Well, I think most of them are actually well-meaning people. They are nice, they are freely sharing what they know.

 

That's the thing, people do not know what they do not know, by definition.

 

It is probably one of the unintended consequences of democratic internet. A voice of an expert gets drowned among that of non-experts, particularly if the former attract large followings...

 

GI

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Posted (edited)
13 hours ago, John Mitchell said:

 

I remember when you could buy a cup of coffee (with free refills) for 15 cents if that's any consolation. 🍮

 

Don't worry, only 5 more sales and he'll make a whole lotta dollar. 

I guess you still can have a cup of coffee for a dollar in some places (probably no refills though).

Edited by Olivier Parent

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4 hours ago, giphotostock said:

Well, I think most of them are actually well-meaning people. They are nice, they are freely sharing what they know.

 

Talking about BackyardSilver specifically, he is sharing what he knows for:

website subscription = $4.99 / month

1 eBook = $9.99

2 eBooks (bundle) = $14.99

Nice, well-meaning people freely sharing what they know? 😂

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On 04/07/2020 at 09:29, Olivier Parent said:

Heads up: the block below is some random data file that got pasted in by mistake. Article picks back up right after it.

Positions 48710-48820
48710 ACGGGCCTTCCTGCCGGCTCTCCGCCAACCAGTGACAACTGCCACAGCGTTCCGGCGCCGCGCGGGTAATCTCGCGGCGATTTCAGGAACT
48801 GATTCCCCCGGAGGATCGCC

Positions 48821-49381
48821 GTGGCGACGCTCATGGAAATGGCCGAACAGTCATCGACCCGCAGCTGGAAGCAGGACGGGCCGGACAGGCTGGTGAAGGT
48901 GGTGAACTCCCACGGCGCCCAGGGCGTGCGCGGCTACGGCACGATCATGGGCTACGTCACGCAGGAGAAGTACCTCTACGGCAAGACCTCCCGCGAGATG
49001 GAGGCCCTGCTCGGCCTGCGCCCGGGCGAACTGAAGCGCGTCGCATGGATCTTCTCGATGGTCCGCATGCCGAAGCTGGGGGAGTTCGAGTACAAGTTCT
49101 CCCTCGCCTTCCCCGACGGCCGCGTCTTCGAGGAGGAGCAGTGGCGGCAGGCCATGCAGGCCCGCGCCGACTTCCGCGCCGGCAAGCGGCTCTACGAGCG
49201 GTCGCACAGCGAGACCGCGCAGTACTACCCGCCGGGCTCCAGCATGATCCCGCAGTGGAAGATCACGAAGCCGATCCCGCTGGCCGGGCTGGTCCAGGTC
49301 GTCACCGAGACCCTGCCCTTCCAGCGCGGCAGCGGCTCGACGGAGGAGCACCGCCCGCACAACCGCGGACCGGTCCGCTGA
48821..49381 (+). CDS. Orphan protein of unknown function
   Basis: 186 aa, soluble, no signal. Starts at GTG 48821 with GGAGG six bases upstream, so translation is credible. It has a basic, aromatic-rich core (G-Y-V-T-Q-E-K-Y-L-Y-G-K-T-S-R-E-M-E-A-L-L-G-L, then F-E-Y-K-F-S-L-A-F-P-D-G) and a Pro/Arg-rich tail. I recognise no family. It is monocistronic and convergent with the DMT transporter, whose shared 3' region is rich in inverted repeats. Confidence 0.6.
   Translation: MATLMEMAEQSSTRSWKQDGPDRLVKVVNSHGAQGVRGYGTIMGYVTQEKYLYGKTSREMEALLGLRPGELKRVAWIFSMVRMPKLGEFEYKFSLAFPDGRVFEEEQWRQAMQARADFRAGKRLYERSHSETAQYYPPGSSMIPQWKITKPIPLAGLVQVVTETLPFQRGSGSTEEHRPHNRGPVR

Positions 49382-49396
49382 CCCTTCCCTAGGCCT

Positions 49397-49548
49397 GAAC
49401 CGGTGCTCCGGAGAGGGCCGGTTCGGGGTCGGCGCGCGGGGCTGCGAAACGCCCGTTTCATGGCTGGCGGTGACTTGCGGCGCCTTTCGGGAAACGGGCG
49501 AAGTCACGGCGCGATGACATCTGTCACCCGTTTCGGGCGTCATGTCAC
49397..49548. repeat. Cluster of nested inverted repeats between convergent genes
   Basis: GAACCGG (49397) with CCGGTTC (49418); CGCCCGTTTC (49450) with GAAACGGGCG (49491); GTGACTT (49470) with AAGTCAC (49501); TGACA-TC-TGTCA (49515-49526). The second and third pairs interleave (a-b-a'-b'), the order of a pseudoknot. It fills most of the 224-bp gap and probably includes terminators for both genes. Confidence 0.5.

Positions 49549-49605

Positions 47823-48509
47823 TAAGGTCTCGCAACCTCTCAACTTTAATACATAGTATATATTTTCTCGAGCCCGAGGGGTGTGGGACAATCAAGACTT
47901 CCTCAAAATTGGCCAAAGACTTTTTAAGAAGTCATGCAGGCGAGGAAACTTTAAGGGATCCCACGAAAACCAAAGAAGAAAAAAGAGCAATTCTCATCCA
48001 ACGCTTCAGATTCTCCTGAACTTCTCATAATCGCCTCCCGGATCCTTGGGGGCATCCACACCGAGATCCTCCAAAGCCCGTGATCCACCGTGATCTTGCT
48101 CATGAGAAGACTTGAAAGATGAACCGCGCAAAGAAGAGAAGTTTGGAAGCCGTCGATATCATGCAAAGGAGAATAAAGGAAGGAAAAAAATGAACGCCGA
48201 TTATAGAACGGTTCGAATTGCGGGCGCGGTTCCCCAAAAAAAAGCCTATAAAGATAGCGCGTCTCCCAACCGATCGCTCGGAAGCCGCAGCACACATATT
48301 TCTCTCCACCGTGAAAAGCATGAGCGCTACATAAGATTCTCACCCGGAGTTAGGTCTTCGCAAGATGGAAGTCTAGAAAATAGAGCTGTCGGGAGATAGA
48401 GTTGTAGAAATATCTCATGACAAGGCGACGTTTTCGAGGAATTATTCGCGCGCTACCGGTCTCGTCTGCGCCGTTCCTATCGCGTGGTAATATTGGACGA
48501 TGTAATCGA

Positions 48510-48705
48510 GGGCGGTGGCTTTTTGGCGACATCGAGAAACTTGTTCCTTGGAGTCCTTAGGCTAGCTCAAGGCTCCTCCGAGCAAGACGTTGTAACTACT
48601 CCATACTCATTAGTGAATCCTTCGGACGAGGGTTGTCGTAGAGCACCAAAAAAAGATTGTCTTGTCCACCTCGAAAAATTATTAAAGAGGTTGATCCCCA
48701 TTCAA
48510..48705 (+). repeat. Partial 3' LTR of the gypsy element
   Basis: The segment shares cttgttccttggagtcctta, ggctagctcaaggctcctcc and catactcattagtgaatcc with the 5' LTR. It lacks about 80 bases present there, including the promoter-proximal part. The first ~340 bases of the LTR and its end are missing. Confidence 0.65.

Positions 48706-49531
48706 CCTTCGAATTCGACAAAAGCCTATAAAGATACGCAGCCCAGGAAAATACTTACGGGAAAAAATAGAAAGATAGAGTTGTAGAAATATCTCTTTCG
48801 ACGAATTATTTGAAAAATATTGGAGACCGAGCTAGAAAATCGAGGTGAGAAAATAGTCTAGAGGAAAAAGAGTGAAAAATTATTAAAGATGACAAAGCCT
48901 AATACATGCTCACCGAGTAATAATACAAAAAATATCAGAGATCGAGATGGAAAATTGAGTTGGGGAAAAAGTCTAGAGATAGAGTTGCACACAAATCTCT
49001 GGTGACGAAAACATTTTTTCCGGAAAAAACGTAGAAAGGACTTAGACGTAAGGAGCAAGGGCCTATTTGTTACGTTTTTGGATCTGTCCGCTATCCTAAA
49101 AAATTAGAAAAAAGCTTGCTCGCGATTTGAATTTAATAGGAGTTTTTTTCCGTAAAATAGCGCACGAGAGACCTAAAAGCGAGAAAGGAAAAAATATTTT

Talking about BackyardSilver specifically, he is sharing what he knows for:

website subscription = $4.99 / month

1 eBook = $9.99

2 eBooks (bundle) = $14.99

Nice, well-meaning people freely sharing what they know? 😂

 

He still gives a lot of information away for free. The rest he hopes to recover some of his costs, which is reasonable since he's not running a charity 

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Posted (edited)
5 hours ago, Brasilnut said:

 

He still gives a lot of information away for free. The rest he hopes to recover some of his costs, which is reasonable since he's not running a charity 

 

 

Please let me know where to send my invoice to you for all the help over the years.😀

Edited by geogphotos